Veterans besides Streelman remember distressing incidents in which young men took their own lives after receiving a Dear John. Interviewed at the age of 102, Sam Sachs recounts an episode of lethal self-harm from World War II so vividly that it might have happened yesterday. Strikingly, Sachs doesn’t condemn the young woman who severed ties with this soldier. She was young, lonely, and in search of fun– just like many youthful men in uniform dispatched to far-flung theaters of war.
Others are less forgiving. One strand of Dear John story-telling relates to the inventive forms of payback servicemen devised in order to get the final word– or last laugh– in a situation which commonly left rejected men feeling powerless to do anything about a decision unilaterally made in absentia. Arthur Taylor, who served with the Third Army in World War II, devised a ruse to guilt-trip his ex-girlfriend into believing his life was in mortal danger during the Battle of the Bulge. For his part, World War II veteran Claude Orville Bryant relates an anecdote– told by many other veterans of later wars– about how a “Dear Johned” buddy gathered together as many photos of other men’s girlfriends as he could muster, put them in an envelope, and told her, “I haven’t seen you in a long time I forget what you look like.”
Some men never received a Dear John. Instead they found out at a remove that they’d been replaced in a wife or girlfriend’s affections– informed by third parties, and sometimes only after demobilization. Theodore Cummings, who served with the Marine Corps in WWII, received a press cutting from his mother, who “thought [he] should see it,” about his girlfriend’s marriage to another man while he was away. Jim Wayne returned from his thirteen-month stint as a marine in Vietnam to learn that his high school sweetheart had married someone else. The news was broken by her father– Lafayette, Indiana’s first Black police officer– when Wayne knocked at the door of the family home, eager to see his girlfriend. Whatever else about military service was defined by race, receipt of a Dear John transcended ethnic divisions.
Other veterans interviewed for the Veterans History Project were themselves third-parties or bystanders to comrades’ heartbreak. Dr. Theodore Ning, a medic in Vietnam, relates the expertise he developed in coaxing distressed– often severely intoxicated– servicemen away from the abyss as they reeled from the impact of a Dear John. Nurses like Ilsa Hansen Cooper, who also served in Vietnam, detail the emotional care they devoted to distraught men suffering self-inflicted wounds. Meanwhile, some female veterans offer telling reminders that they too received letters from boyfriends and fiancés that severed romantic ties during their wartime deployment– experiences far less commonly or sympathetically memorialized in popular culture. Toby Newman, interviewed in 2015, not only recollected how her boyfriend had cavalierly dumped her while she was serving in the Women’s Army Corps– “You wanted to be free, now you’re free”– but showed her interviewer the letter. Unlike most male veterans, she’d preserved her “Dear Jane” as tangible proof of an otherwise invisible war wound.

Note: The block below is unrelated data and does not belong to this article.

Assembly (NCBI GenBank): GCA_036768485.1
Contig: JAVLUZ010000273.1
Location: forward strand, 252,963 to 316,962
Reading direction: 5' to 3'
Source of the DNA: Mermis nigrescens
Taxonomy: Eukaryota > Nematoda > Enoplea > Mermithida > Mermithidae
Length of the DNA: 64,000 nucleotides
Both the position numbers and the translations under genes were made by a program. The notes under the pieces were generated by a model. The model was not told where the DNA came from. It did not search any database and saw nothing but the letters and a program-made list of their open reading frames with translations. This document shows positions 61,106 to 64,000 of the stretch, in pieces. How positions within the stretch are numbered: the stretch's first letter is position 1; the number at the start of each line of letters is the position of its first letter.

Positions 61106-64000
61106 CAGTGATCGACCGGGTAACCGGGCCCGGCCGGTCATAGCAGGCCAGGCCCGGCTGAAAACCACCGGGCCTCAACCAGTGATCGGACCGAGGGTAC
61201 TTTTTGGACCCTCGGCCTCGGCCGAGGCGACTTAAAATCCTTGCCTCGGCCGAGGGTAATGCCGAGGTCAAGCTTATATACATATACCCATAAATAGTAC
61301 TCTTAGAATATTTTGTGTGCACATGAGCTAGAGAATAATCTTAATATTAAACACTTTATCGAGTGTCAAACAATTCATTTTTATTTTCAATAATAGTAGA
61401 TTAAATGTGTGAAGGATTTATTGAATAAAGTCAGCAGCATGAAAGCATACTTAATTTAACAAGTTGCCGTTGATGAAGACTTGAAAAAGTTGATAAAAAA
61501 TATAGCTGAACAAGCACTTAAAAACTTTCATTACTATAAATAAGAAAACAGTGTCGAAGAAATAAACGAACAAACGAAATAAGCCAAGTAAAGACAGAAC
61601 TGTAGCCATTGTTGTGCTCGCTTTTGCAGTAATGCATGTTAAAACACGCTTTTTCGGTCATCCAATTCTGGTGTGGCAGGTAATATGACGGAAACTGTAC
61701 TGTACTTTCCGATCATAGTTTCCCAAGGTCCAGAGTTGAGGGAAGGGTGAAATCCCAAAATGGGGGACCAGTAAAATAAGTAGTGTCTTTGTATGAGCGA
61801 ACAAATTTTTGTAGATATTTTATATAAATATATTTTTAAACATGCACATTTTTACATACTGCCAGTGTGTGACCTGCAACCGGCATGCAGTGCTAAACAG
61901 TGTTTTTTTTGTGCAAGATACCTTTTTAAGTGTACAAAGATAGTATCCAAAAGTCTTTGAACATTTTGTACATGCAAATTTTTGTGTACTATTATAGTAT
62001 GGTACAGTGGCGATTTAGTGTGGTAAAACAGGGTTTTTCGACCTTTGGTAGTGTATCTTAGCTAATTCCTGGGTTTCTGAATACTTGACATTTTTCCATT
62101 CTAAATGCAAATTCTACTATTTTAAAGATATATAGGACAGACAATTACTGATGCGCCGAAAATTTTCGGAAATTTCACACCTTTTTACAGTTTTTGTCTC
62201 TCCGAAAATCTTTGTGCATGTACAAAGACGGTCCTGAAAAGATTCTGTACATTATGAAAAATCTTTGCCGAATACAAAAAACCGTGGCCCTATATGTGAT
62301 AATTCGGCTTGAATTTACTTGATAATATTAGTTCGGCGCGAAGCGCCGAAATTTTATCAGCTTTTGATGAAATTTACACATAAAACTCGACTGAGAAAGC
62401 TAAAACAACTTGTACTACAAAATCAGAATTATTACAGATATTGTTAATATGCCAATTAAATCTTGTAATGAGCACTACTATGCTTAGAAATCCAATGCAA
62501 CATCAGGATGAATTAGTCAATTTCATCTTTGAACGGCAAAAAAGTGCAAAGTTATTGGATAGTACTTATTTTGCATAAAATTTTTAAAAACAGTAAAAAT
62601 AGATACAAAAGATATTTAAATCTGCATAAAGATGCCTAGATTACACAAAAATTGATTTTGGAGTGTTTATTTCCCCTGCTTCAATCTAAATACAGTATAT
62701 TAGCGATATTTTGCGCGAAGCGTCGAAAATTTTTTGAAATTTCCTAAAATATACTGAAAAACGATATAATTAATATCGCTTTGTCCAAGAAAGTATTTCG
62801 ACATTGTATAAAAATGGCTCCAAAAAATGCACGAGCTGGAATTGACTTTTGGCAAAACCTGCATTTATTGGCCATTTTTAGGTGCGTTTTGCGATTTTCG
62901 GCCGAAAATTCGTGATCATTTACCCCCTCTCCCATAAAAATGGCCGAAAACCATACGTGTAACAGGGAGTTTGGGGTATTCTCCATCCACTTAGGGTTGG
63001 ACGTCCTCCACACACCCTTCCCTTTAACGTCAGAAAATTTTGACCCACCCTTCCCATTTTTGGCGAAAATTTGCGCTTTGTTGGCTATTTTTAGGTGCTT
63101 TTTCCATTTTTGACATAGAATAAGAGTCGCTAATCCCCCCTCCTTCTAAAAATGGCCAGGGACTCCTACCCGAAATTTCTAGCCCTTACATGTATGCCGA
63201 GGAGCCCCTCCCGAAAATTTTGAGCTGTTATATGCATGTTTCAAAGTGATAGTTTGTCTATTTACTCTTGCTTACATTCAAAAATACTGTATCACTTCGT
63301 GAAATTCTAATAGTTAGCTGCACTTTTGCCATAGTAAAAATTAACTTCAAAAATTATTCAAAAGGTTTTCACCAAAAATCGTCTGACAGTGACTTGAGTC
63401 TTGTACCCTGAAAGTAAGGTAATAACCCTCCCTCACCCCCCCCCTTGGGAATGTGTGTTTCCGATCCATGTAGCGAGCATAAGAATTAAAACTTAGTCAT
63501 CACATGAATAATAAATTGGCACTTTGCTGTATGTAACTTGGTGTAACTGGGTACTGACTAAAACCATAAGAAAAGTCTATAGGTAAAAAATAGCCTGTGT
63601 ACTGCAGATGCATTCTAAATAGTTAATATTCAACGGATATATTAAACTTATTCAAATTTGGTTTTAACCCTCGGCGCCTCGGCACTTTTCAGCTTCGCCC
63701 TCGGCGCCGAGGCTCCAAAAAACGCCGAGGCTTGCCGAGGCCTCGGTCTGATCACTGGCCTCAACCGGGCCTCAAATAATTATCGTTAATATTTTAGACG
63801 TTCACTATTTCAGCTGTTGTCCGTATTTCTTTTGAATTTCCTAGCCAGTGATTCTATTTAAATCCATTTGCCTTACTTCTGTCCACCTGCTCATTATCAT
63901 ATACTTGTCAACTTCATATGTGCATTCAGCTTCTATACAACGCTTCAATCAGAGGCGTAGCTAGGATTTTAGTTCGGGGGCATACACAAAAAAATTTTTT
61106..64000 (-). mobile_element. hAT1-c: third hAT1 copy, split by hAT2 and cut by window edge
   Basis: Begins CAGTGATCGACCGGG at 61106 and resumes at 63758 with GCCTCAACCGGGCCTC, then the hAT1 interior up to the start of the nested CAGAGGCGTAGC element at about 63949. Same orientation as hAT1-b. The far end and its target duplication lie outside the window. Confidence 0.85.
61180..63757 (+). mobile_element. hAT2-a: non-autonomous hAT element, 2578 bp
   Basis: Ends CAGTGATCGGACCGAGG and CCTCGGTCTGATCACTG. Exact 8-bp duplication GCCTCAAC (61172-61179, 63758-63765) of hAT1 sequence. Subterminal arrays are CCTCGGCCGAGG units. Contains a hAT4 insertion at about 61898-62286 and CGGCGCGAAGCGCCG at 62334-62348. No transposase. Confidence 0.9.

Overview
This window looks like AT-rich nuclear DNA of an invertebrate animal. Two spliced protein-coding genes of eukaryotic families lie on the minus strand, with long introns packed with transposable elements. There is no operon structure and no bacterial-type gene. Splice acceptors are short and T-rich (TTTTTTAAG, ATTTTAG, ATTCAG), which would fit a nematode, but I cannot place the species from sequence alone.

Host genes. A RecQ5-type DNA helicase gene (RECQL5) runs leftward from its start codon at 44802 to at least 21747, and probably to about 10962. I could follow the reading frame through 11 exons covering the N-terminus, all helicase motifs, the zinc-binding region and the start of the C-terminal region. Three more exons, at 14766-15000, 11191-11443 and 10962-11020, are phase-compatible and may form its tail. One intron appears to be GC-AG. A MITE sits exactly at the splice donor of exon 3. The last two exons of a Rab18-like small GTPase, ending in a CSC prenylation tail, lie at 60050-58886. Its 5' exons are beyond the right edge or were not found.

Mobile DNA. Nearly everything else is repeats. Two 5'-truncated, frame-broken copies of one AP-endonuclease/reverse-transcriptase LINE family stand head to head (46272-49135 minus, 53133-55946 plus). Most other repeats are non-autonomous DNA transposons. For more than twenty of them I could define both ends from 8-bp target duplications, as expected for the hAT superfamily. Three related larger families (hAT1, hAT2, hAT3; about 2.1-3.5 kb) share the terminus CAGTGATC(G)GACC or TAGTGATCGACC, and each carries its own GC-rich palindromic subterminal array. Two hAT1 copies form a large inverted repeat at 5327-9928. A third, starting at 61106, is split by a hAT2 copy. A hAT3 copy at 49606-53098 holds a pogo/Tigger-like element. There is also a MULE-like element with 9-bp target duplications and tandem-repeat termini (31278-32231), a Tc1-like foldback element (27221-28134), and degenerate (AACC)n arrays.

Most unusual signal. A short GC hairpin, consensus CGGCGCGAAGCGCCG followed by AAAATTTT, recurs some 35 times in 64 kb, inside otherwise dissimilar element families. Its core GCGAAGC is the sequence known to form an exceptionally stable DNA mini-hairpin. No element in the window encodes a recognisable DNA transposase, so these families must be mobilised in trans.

Decades removed from active duty, several veterans reminisce about Dear Johns as heralding an upturn in their romantic fortunes. Break-up notes freed them from unsatisfactory unions to meet the one for whom they were truly destined: the short-term sting of abandonment replaced by the soft glow of decades-long marital contentment. Perspective is everything. But in contrast to these retrospective validations of destiny working itself out in the fullness of time, Kenneth Brown tells of a life fortuitously, and swiftly, saved by a Dear John. The most elaborate story I found in the Veterans History Project, it affirms the peculiar workings of fate in the deadliest of circumstances (editor’s note: anecdote begins at the 8:45 mark in the interview).
Dear John letters, like divinity, could move in mysterious ways.
Curious to hear more about Dear John letters? You can view a video interview between Dr. Carruthers and VHP Reference Specialist Megan Harris. One note about the video… so entrenched is the idea of a Dear John letter in our collective unconscious that we didn’t even notice a verbal typo in the video concerning the definition of such a letter. Oops! Please pardon our mistake.
Looking for even more? Watch this space for a blog post next week on Dr. Carruthers’ research process and her experience in the American Folklife Center reading room.